Corbetta Suite in A minor

My transcription of this important early guitar work is now available to download for free at my personal website. This is one of the first pieces I transcribed, and my introduction to the seductive and rarefied soundworld of the baroque guitar. My interest in this repertoire was awakened on discovering the Allemande from this suite in one of Fred Noad's anthologies. 

There have been a few versions of this work made available over the years, including editions by John Duarte and Derek Kennard. My version restores the original movements (What did 1970s editors have against Passacailles?), as Corbetta surely intended, as his book is carefully indexed and selected. I have also not yielded to the temptation of adding too many bass notes-it is my intention to retain as much of the baroque guitar character as possible without hamstringing the modern one! 

Hope you enjoy this fine example of 17th century French guitar music.

New Work - Glosa sobre el Miserere de Allegri

I am very pleased to announce the release of a new work for solo guitar. Glosa Sobre el Miserere de Allegri is a fantasia based on Allegri's much-loved vocal work. It was common practice in the 16th and 17th centuries for lutenists and vihuelists to make instrumental versions of polyphonic vocal works, and this piece is a contemporary take on how a player of these centuries may have reimagined the work. 

I have used lute tuning (3rd string to F sharp) and also supply tablature for lute. 

"New" Bach for the guitar

Guitarists have treated J. S. Bach's music as their own since Segovia started to perform movements from the so-called "lute suites" in the 1920s. The fact that these have long been proven to be keyboard works has not changed their popularity. The fact is that they work magnificently, as do most of the solo string suites. There seems to be a purity of line in Bach's work which transcends instruments.

Accordingly, I have been looking elsewhere throughout Bach's massive output for music which can work on the guitar. The first fruits of my labours are now available - the Prelude from BWV 543 and three of the Neumeister Chorales. The prelude was originally composed for the organ, and is followed in the original by a fugue. Stylistically, the work recalls Bach's violin music in its use of widely flung arpeggio figuration and rapid scale work, and concludes with an orchestral tutti in multiple parts. Whilst difficult, it sits well under the fingers and makes a fine showpiece which exploits the guitar's registral and tonal resources to the max.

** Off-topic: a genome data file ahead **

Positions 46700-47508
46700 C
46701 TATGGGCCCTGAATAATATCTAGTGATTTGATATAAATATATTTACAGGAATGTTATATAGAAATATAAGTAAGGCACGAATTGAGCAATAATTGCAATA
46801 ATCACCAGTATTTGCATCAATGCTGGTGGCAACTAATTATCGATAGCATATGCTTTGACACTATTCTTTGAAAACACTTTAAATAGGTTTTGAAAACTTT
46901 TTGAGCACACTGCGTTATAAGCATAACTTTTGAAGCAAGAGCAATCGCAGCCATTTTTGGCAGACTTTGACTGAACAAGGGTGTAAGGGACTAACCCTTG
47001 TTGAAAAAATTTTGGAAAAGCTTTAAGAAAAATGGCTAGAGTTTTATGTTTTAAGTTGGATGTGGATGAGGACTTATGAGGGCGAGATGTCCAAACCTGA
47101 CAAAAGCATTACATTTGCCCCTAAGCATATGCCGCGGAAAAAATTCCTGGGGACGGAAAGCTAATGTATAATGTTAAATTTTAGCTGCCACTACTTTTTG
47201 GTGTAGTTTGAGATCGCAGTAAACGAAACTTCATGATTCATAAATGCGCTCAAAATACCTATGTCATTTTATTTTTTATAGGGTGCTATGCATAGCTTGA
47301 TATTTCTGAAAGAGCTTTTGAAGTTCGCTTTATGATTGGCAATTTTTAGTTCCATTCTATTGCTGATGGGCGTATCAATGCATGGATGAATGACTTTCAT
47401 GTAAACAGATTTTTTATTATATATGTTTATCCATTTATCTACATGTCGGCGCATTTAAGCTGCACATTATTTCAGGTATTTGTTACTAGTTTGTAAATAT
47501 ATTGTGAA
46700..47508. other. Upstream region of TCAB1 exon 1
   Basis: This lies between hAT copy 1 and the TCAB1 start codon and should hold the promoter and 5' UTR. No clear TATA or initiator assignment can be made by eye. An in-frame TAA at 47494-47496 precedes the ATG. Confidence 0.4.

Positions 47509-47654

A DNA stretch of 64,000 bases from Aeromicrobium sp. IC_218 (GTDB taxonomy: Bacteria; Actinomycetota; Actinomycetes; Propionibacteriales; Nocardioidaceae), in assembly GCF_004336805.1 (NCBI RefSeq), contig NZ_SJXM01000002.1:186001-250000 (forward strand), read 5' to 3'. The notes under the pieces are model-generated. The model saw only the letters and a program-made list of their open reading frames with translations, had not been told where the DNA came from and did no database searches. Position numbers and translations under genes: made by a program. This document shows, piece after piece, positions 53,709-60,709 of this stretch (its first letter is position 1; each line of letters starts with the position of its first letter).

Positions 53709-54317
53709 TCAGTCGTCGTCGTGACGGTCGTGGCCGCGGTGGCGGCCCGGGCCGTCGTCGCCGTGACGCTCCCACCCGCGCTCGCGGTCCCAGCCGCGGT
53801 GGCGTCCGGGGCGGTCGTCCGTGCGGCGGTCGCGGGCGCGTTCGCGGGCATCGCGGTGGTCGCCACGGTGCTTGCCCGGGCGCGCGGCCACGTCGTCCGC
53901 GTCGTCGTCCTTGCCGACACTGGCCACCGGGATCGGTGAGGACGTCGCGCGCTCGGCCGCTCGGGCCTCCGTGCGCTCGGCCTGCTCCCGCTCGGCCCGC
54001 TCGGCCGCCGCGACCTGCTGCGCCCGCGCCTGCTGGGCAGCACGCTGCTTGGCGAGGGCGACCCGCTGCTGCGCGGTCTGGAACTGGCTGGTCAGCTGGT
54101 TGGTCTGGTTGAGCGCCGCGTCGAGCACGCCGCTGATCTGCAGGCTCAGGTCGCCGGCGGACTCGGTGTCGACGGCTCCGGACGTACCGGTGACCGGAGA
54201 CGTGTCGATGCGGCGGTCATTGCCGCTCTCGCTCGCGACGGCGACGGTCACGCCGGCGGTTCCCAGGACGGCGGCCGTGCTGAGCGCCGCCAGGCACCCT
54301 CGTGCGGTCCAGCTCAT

I am also preparing to publish an arrangement of the fugue from this work - as is, it is theoretically possible to play almost all of the notes, but the difficulties in doing so at a reasonable tempo are considerable. I am working on scaling down the polyphony in the interests of facilitating greater practical fluency. My model here is Bach's own fugal writing for solo strings - the fugue from the first violin sonata also exists as an organ piece, which features a much more complex polyphonic structure. On the violin Bach is able to suggest harmonic motion from a single line redolent with implied counterpoint, and this is the approach I am taking towards realizing the fugue from BWV 543.

The other works I am releasing are some of my duet arrangements of the Neumeister Chorales. Also originally for organ, the burden is shared quite comfortably between the two guitars. This is a great way for guitarists to get their hands dirty with some of Bach's most ingeniously woven polyphonic structures. 

Welcome to Trove Music

-Announcing the opening of my online store, where you can download digitized scores of classical guitar music, both new and rediscovered. I'm beginning by publishing a newly-typeset edition of my *famous* duet Black Cat Tango and some of my solo pieces, most of which I and others have enjoyed performing for many years.

I am also releasing Music for Guitar Books 1 and 2 -  two volumes of arrangements for students, solo and duo. These include simple ensemble reworkings of music by guitarists including Sor and Coste, introducing their music to students at the very beginning of their musical journey. There are also arrangements of great pieces by non-guitarists including Debussy, Bartok, J.S. Bach, Mahler, and many others.

Additionally, I am dusting off and bringing to light some of the best pieces from my archive of transcriptions. I have been digging around in 16th and 17th century guitar and lute manuscripts for years, and have been constantly surprised and excited to unearth great pieces by practically unknown composers. I'm starting with a few pieces by the guitarists Corbetta and Bartolotti - a short Suite in D by the former, and a great Passacaglie in A minor by the latter. In an era when the ground bass reigned supreme, Bartolotti stands out from the crowd of plucked string composers, with substantial sets where the thematically related variations develop in intensity to create convincingly shaped larger structures. Both of these composers were ingenious in their approach to the limited resources of the 17th century guitar, and whilst it is theoretically possible to read directly from the tablature, it has been worth the time and effort to  adapt these pieces to the modern instrument whilst retaining their original character.

I will be publishing much more or this sort of thing over the next little while, hope that you can find something to stimulate your musical tastes.